Road Trip Guide: Iceland
If you're planning an epic drive, here are some essentials to keep in mind
Driving around the beautiful, rugged Icelandic countryside is a dream trip for many. But the island nation’s often-remote roads are nothing like the gridlock of the 401—especially in winter. The key to a successful road trip? Be prepared. Get started with these tips from Jónas Guðmundsson, project manager for accident prevention in tourism in Iceland.
Choose Your Vehicle Wisely
While most major Icelandic roads are paved, the country still has many gravel ones. Plus, not all roads are serviced daily, meaning you could be driving on yesterday’s packed-down snowfall. Guðmundsson recommends spending a little extra on a sturdier vehicle—avoid the compact car that might make the perfect rental elsewhere. Also, from November through March, ensure you have proper winter tires and spikes. “To have a steady car on the road is worth the extra money,” he says.
Watch the Weather
Iceland’s weather is very changeable, and Guðmundsson suggests checking the forecast once or twice per day. Bookmark the websites safetravel.is and road.is to have reports and alerts on road conditions available whenever you need them. And when road conditions are less than optimal—ice, slush, wind, heavy rain, whatever Mother Nature throws at you—leave plenty of extra time to get to your destination, and slow down to compensate for the weather.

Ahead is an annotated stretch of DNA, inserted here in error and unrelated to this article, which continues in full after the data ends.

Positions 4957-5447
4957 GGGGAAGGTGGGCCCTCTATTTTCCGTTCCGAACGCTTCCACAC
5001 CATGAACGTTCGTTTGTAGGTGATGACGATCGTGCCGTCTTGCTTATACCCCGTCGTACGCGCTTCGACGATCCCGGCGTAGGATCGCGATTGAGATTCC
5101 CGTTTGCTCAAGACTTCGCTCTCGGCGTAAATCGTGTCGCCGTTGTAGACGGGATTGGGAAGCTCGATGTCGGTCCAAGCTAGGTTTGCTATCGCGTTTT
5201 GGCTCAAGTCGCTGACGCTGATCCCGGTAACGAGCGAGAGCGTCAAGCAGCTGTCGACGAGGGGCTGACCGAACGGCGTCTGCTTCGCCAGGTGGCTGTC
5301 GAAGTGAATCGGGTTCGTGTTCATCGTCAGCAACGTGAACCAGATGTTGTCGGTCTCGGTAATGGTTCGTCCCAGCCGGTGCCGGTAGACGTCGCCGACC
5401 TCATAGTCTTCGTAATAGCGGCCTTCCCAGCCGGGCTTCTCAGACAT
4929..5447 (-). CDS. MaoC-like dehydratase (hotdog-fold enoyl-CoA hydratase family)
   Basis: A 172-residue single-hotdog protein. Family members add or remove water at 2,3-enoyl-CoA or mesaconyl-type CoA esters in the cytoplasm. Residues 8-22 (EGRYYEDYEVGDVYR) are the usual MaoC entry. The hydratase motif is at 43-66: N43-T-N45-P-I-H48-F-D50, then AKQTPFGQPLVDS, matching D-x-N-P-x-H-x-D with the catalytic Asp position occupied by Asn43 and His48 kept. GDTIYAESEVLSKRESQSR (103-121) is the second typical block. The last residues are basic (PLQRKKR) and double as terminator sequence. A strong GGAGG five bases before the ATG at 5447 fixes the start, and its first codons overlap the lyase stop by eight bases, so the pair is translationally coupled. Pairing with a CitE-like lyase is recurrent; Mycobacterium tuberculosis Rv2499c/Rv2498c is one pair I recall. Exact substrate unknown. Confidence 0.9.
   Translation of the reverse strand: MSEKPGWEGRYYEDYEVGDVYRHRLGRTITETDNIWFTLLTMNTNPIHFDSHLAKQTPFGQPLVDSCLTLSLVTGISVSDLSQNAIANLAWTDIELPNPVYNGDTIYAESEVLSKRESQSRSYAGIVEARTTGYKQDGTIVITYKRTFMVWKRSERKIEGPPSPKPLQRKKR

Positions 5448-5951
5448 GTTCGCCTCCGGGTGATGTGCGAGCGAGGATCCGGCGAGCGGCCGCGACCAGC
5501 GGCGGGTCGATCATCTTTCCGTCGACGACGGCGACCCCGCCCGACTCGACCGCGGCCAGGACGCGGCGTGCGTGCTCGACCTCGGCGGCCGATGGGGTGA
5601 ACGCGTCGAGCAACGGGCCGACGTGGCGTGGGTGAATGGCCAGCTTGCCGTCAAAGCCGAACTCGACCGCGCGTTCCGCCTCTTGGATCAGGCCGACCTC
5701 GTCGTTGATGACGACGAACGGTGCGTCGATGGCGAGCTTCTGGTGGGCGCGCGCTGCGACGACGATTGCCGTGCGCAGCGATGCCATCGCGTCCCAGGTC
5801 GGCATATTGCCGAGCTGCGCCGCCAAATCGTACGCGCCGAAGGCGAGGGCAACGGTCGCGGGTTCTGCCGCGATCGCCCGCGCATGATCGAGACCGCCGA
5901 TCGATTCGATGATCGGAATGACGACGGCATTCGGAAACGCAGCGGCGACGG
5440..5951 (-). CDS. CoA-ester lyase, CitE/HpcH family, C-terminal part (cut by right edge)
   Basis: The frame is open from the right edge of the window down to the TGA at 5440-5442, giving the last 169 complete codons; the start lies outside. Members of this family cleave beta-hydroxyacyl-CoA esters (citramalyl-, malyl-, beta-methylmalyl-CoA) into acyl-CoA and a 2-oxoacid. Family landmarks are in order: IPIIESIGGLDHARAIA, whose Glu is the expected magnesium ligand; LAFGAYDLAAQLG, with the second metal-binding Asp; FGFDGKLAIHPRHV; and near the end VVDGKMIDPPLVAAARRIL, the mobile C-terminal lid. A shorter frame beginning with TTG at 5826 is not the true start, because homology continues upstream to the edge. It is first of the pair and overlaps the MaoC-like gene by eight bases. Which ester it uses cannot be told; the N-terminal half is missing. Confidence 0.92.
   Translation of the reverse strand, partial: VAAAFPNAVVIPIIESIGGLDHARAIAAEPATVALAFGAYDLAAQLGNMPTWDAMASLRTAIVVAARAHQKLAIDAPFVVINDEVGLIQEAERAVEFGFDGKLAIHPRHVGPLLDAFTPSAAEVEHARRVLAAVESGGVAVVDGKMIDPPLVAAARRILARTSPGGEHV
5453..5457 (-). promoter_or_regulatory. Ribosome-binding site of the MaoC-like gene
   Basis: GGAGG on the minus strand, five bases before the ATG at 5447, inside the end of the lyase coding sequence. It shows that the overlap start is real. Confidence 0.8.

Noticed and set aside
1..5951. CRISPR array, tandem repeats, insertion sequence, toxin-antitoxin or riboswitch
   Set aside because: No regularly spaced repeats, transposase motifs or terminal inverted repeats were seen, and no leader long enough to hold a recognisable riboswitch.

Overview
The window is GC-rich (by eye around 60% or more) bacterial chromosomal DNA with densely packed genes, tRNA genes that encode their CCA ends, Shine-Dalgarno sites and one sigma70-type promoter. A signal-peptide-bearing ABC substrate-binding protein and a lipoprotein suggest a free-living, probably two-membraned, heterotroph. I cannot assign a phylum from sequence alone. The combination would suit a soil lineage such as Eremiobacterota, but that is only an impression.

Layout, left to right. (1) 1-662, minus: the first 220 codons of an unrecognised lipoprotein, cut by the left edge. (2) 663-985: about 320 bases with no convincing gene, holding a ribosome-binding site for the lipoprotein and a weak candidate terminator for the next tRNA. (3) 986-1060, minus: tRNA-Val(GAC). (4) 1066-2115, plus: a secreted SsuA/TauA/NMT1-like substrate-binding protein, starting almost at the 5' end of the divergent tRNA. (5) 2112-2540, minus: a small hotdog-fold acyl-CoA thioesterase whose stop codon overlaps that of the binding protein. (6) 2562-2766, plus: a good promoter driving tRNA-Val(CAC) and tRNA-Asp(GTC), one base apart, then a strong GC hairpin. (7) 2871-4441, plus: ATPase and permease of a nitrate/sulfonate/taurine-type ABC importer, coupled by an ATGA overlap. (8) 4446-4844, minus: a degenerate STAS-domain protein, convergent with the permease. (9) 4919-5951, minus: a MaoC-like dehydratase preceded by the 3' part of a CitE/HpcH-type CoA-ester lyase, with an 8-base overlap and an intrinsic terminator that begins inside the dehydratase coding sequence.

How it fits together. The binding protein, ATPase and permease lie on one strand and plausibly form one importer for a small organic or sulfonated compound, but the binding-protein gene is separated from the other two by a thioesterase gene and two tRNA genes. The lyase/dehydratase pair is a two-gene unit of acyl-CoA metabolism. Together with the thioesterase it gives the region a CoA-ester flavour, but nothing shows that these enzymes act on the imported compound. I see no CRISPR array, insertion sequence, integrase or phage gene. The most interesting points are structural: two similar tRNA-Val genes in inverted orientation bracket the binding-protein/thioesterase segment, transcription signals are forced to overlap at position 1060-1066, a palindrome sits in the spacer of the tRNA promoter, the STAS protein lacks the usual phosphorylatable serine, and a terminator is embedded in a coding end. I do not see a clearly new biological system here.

While general speed limits are 90 km/h on paved roads, 80 km/h on gravel roads and 50 km/h in populated areas, it’s wise to slow down when conditions deteriorate. “If the roads are slushy and icy, a lower speed is a must—sometimes even as low as 50 kilometres per hour on main roads,” says Guðmundsson. “It is so much better to arrive 30 minutes later to your accommodation than not to arrive at all.”
Be Aware of Obstacles
Single-lane bridges, blind curves and blind hills are all common road features that deserve extra caution while driving. One common cause of accidents is failure to lower speed when a road transitions from paved to gravel, causing drivers to lose control. And keep an eye out for the ubiquitous sheep—they commonly wander into roads or even run across at a moment’s notice.
Follow the Rules
To stay safe while driving in Iceland (and to avoid serious penalties), it’s important to follow local laws, including these ones:
• All passengers must wear seatbelts, and children should be in car seats appropriate for their size. Children less than 150 centimetres tall may not sit in the front seat.
• Don’t drive after consuming alcohol.
• Use your headlights at all times.
• If you must talk on the phone while driving, use hands-free equipment.
• Never drive off-road; it is harmful to the natural environment.
“To have a GPS is always better when driving around Iceland,” Guðmundsson says. “We have a lot of wonderful places that are not crowded, and you want to find them.” Note that signage isn’t always aimed at tourists who don’t know their way around, and long Icelandic words can be difficult for anglophones to decipher at driving speeds. He also suggests picking up some printed maps, many of which are free at tourist information centres. For more on driving in Iceland, visit safetravel.is and drive.is, and check out Iceland Academy at inspired.visiticeland.com/academy.
Explore all the possibilities in Iceland. Check out our Extraordinary Explorations and start planning your trip today.